Borrowing for dividends: interest deduction or not
The authorities are of the opinion that interest on loans used to pay dividends is, by definition, not tax deductible. These are after all expenses which do not serve to obtain taxable income, a key condition in the Income Tax Code. The Court of Cassation has a different opinion.
Borrowing to spend
Since a couple of years, there is a discussion going on in case law and doctrine on the deductibility of interest on loans to pay dividends or to perform a capital reduction.
According to the Court of Cassation, interest on such loans should fulfill the usual conditions of article 49 section 1 ITC92. This means that the company should prove that the goal of this interest is to obtain or keep taxable income.
According to the Court of Cassation, in order to deduct interest, the tax payer should prove that the interest, and not the capital reduction or dividend payment, fulfills the conditions of article 49 ITC92. The mere fact that a company, at the time that it should make payment, does not have sufficient liquidity and therefore takes out a loan, is not sufficient for the Court.
Essential in the judgment is that the tribunal or the court which should judge on such situation, has the right, or the obligation if you want, to conclude whether the expense is meant to obtain or keep taxable income.
In this case, the Antwerp Court of Appeal came to the conclusion that the tax payer provided such proof, but notwithstanding that it accepted that the company at the time of the capital reduction and dividend payment did not have sufficient liquidity to make the payments to the shareholders.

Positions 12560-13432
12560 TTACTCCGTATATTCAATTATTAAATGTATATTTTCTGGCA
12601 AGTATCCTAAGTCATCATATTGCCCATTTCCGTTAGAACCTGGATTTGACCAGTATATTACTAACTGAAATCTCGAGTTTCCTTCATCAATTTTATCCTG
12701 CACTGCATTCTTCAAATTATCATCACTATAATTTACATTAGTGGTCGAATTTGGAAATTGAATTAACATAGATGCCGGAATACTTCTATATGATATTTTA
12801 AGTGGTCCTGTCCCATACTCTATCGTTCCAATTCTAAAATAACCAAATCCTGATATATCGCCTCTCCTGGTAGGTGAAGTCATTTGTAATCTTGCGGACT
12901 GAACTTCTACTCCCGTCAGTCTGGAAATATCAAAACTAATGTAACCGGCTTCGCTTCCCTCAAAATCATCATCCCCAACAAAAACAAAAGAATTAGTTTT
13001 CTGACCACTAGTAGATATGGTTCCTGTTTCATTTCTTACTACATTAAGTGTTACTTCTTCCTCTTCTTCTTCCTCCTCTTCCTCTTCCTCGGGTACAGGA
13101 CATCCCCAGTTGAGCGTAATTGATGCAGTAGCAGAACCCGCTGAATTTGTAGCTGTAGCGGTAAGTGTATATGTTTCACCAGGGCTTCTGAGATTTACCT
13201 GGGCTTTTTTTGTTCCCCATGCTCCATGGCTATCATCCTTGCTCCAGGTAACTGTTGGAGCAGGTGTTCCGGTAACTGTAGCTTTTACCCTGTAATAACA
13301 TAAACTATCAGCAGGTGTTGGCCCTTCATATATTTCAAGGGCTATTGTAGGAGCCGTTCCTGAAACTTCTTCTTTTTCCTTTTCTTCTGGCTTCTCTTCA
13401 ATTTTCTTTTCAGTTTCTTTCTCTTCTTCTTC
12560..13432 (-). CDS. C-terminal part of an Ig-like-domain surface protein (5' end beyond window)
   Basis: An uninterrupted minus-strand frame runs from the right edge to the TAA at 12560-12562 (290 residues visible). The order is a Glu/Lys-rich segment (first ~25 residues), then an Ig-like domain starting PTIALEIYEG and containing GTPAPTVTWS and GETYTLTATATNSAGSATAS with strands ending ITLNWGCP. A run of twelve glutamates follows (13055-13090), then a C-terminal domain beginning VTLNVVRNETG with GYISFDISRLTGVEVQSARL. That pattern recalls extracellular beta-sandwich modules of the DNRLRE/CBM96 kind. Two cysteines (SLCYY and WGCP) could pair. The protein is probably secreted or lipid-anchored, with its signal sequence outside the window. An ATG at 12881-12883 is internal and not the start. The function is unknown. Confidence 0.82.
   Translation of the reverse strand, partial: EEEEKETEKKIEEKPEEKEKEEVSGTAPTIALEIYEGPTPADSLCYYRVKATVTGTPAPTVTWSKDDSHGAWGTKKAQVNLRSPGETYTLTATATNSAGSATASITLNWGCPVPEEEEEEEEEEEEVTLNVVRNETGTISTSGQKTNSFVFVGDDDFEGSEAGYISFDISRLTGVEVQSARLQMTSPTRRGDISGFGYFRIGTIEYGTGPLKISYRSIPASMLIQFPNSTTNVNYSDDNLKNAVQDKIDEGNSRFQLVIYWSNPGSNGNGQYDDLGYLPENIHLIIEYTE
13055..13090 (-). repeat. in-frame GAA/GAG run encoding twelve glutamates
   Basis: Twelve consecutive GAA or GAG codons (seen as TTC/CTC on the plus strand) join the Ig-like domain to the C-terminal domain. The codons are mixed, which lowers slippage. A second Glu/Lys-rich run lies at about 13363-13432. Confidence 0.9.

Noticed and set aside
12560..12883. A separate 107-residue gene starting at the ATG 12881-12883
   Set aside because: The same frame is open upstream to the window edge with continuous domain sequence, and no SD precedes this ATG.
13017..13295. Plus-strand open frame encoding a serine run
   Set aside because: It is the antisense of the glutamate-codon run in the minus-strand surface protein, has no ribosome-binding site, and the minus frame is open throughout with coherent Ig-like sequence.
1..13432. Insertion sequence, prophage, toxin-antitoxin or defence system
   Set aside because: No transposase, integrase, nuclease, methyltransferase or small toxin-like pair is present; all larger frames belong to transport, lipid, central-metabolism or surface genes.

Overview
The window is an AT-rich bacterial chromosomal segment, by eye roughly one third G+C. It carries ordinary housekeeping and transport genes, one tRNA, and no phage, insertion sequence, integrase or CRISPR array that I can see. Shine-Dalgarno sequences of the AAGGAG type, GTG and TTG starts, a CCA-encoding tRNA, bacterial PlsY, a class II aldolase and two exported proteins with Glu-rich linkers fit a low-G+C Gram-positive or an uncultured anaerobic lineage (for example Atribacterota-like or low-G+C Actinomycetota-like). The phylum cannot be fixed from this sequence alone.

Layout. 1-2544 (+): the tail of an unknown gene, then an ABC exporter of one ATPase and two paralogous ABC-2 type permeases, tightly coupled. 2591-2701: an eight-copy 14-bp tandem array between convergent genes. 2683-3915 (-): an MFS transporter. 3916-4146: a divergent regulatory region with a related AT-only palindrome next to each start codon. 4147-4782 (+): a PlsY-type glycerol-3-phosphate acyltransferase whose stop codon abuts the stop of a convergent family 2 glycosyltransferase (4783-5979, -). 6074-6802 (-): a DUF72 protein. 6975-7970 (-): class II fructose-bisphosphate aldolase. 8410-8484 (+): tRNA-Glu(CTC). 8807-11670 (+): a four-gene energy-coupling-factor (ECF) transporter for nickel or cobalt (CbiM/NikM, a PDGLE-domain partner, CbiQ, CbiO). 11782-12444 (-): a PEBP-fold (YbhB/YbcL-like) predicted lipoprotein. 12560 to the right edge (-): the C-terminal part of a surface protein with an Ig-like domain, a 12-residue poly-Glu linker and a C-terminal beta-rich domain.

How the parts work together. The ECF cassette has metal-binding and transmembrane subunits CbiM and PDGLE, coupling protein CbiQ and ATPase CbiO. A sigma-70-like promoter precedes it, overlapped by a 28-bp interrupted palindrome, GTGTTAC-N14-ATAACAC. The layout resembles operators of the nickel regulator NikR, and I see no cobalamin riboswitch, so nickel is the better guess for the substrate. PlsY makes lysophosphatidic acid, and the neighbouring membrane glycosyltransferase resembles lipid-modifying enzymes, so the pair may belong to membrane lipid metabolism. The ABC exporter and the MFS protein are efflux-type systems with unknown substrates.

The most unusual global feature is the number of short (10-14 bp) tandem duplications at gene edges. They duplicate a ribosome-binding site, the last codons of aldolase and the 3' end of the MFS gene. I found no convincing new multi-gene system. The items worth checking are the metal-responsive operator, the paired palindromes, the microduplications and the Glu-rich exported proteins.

What you should pay attention to
When you take out a loan to pay out dividends or for a capital reduction, the tax authorities will look for the reason why you take out a loan instead of using your own means. Even the fact that the dividend payments or capital reduction is a perfect logical or economically informed decision, this does not mean that the loan is taken out to obtain or keep assets or taxable income.
As indicated the Court was of the opinion that the fact that the company holds insufficient liquidity is as such not enough. What the Court would accept, is proof that the company could only pay its shareholders by monetizing 'income generating assets' or to disburse these in kind. But such evidence would then have to be provided very concretely.
The tax authorities do not have the right to reject expenditure because they believe that this expenditure is not the best possible decision. This would be a not allowed opportunity judgement. The tax payer used this argument before the Court of Cassation, but it was easily put aside by the Court. However, the danger is just around the corner.
In the decision of the Court of Cassation we read that you do not have the right to take out a loan because it 'suits you better'. If you hold sufficient liquidity, you should use these for the dividend payments or capital reduction. Even when you have insufficient liquidity, you do not have the possibility to just take out a loan like that. If your assets do not generate income, case law has no problem with the fact that you first monetize these before taking out a loan (at least when you want to deduct interest as professional expenses). However, one could raise the question that whether or not the tax payer should monetize assets for the dividend payment, is a choice which can be made by the tax payer.
In any case, conclusion is that the tax authorities cannot reject the interest deduction automatically. Even when the burden of proof is quite high, the tax payer has the possibility to prove that the interest payments were made to obtain or keep income.